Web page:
“Every first draft is perfect, because all a first draft has to do is exist.” — Jane Smiley
What kind of crack was Jane Smiley (a Pulitzer Prize winner, no less) smoking when she said this? – was the first thought that popped into my head the other day when this ‘inspirational quote’ came through my twitter feed.
My second, more rational, thought was – what does she mean?
Every draft is crappy, to a certain degree. I should know, for I’ve just finished the first draft of a full-length novel. 76,547 words, to be precise. Three-hundred typed, double-spaced pages. The working title is Dark Matter, and it’s the story of a seemingly perfect family which discovers, after a terrible tragedy, that it’s not so perfect after all.
I’ve been working on it for two years, and this week typed the words – The End – an experience accompanied by a curious sensation of quiet satisfaction, coupled with relief, and guilt.
Writing a novel is a solitary, almost selfish, process.
I am impressed that my brain has managed to spout out 76,547 words. I think it speaks of perseverance, to have actually written those 300 pages. But I also think of the hours, devoted to this largely selfish project – a project which has little prospect of ever earning me or my family a single dollar. I think of what I could have done with those hours – cleaned the house, played more with the kids or (gulp) tried to earn some actual money.
Finishing the first draft of a novel comes with little fanfare. As with the writing of it, the celebration of the end is largely an internal one.
Besides, a first draft is only a beginning. What lies ahead is many, many more hours of hard graft to try and corral this book into something worth reading. And even then, it may all be for nought. This latest work is in fact my second effort at a full-length work – the first found a happy place in the bottom of many publisher’s slush piles, which is where it has remained (deservedly) ever since. Do I regret the hours spent on it? No. At least not enough to deter me from trying again. That work was an extraordinary learning experience. From it, I discovered the limitations of the first person, present tense narrative voice – and decided to never write in it ever again. You have to write, to learn these things. I left that experience feeling that I could do better.
As an unpublished author, the writing of a manuscript involves a tremendous leap of faith; sacrifices must be made, without any hope of reward. The writing, the learning – that is the reward. In short, it makes me feel content with life. It gives me a distraction from the all-consuming nature of raising three young children.
I gather that many aspiring writers never get to the point that I have now reached twice. There are so many inspirational quotes and blog posts out there about finishing first drafts, that I have to assume that many people never get there.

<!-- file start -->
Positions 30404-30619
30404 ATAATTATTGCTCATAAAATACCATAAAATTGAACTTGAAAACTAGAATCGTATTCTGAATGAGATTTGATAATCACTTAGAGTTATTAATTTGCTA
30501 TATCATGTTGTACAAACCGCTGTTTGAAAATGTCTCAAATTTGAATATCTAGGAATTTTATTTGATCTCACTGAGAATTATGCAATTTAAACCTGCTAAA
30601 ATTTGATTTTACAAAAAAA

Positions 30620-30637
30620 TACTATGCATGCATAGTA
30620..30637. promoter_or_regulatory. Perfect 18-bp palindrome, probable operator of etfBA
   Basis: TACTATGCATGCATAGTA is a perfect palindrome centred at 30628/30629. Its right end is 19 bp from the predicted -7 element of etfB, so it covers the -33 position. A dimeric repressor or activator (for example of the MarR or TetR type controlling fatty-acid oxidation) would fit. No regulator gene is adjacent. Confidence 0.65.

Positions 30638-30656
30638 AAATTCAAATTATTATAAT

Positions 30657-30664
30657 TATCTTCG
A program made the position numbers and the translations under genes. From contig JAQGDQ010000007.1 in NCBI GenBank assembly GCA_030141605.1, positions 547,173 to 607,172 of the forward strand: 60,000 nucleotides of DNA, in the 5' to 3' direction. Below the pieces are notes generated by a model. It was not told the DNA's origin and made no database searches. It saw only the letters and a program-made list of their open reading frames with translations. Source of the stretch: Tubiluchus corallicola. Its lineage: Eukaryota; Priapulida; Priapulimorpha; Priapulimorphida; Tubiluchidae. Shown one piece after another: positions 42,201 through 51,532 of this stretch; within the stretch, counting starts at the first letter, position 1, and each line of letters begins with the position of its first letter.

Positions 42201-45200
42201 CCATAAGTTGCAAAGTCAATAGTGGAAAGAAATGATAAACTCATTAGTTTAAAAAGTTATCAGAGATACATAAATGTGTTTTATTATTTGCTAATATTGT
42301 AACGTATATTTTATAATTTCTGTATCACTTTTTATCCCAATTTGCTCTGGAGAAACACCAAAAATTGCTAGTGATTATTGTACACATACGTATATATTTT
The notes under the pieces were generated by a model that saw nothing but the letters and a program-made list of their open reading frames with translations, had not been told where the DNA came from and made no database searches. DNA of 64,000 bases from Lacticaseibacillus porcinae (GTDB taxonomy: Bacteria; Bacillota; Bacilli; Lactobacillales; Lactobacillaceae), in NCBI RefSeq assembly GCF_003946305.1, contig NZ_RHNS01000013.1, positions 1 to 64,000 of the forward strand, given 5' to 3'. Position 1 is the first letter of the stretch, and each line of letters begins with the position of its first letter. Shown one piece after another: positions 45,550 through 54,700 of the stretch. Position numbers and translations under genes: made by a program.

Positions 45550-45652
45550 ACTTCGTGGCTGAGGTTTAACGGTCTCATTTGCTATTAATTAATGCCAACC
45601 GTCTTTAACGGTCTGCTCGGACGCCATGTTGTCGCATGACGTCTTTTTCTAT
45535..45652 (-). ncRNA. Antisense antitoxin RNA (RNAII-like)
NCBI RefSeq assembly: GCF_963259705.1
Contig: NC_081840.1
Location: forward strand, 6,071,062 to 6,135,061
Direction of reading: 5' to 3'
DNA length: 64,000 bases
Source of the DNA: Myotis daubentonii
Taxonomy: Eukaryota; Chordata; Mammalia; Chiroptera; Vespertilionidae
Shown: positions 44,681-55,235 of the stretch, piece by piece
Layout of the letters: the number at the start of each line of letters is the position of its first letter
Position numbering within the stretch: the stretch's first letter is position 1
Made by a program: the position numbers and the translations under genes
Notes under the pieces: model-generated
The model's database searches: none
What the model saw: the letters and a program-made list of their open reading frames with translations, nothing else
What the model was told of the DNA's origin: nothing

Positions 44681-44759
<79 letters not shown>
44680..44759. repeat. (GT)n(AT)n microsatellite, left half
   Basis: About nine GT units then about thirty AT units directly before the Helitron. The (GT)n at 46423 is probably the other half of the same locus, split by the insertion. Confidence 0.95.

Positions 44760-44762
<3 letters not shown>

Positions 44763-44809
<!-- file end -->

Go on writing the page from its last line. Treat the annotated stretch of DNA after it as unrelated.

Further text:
This is Jane Smiley’s point. A first draft might be crappy. It probably is crappy. It probably has to be crappy. But that’s OK, because at least it exists. It’s there. Something has been made from nothing. And now, something better can be fashioned from what’s already there.
A first draft doesn’t have to be good – it just has to be.
Now, I just have to make it better.
Cass – congratulations, this is a huge milestone and you are very brave. You are putting a lot of yourself on a page. Fortunately you are quite tops so I am sure your pages are just fine. You can sign me up to read your draft, your published novel or plan the book launch party any time.
Thanks Simone. I will def be taking you up on that reader offer… and then you can confirm that this draft is, indeed, a little crappy!
A curiously apt post to read right now. I finished a second draft earlier this year, and now a publisher is saying that while they’re not interested in it in its current form, they would be interested in a re-draft. There’s a lot of pain and resistance involved in self-editing, and I’ve been trying to weigh up the options…. rework or start afresh.
Your post reminded me of how far we travel just to get to a first or second draft, and that we should celebrate.
And then, we should make it better.
Hi Riona. Congrats on getting some interest from a publisher! That’s wonderful. I find self-editing difficult, but don’t have too much problem in others critiquing my work (once I have a momentary ‘suck-in’ of breath). It’s a difficult issue. Obviously you know your work best and know what you want to say, and ultimately it’s your name on the cover. Good luck! Cassie
Oh absolutely. Everyone always says the only important thing about a first draft is getting it done. So well done. I have 50,000 words I did in NaNoWriMo last year that I need to do something with but haven’t opened the document since 30 November. You’ve done far more than that. You’ve finished! Congratulations on such a fabulous achievement!
Thanks Deb. Who knows? Maybe it’s all rubbish – but at least it’s finished rubbish. I sincerely hope you pick up your MS again. 50,000 words is a massive commitment – you’re so close!
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